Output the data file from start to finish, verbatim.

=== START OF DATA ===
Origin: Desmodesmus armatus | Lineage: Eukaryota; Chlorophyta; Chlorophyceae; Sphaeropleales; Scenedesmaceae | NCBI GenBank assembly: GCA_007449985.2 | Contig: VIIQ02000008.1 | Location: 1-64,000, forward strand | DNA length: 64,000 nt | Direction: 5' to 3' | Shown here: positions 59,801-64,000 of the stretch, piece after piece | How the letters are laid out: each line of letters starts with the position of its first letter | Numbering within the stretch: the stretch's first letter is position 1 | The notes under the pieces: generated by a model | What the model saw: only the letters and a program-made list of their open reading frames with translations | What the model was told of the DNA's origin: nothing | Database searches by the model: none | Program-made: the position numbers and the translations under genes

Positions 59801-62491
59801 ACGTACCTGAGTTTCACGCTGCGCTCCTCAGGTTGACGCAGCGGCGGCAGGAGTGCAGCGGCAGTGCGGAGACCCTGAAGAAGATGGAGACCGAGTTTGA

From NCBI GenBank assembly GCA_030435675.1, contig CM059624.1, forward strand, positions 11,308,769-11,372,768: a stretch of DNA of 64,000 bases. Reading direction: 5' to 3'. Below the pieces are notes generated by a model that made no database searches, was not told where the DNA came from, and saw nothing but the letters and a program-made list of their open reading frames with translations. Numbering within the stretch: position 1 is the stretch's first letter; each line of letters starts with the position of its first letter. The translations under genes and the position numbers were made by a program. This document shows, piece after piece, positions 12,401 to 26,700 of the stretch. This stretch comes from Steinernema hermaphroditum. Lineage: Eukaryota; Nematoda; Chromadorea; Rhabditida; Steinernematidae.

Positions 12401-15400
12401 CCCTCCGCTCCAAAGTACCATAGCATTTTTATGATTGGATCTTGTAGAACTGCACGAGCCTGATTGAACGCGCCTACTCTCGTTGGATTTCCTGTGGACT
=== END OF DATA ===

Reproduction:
Origin: Desmodesmus armatus | Lineage: Eukaryota; Chlorophyta; Chlorophyceae; Sphaeropleales; Scenedesmaceae | NCBI GenBank assembly: GCA_007449985.2 | Contig: VIIQ02000008.1 | Location: 1-64,000, forward strand | DNA length: 64,000 nt | Direction: 5' to 3' | Shown here: positions 59,801-64,000 of the stretch, piece after piece | How the letters are laid out: each line of letters starts with the position of its first letter | Numbering within the stretch: the stretch's first letter is position 1 | The notes under the pieces: generated by a model | What the model saw: only the letters and a program-made list of their open reading frames with translations | What the model was told of the DNA's origin: nothing | Database searches by the model: none | Program-made: the position numbers and the translations under genes

Positions 59801-62491
59801 ACGTACCTGAGTTTCACGCTGCGCTCCTCAGGTTGACGCAGCGGCGGCAGGAGTGCAGCGGCAGTGCGGAGACCCTGAAGAAGATGGAGACCGAGTTTGA

From NCBI GenBank assembly GCA_030435675.1, contig CM059624.1, forward strand, positions 11,308,769-11,372,768: a stretch of DNA of 64,000 bases. Reading direction: 5' to 3'. Below the pieces are notes generated by a model that made no database searches, was not told where the DNA came from, and saw nothing but the letters and a program-made list of their open reading frames with translations. Numbering within the stretch: position 1 is the stretch's first letter; each line of letters starts with the position of its first letter. The translations under genes and the position numbers were made by a program. This document shows, piece after piece, positions 12,401 to 26,700 of the stretch. This stretch comes from Steinernema hermaphroditum. Lineage: Eukaryota; Nematoda; Chromadorea; Rhabditida; Steinernematidae.

Positions 12401-15400
12401 CCCTCCGCTCCAAAGTACCATAGCATTTTTATGATTGGATCTTGTAGAACTGCACGAGCCTGATTGAACGCGCCTACTCTCGTTGGATTTCCTGTGGACT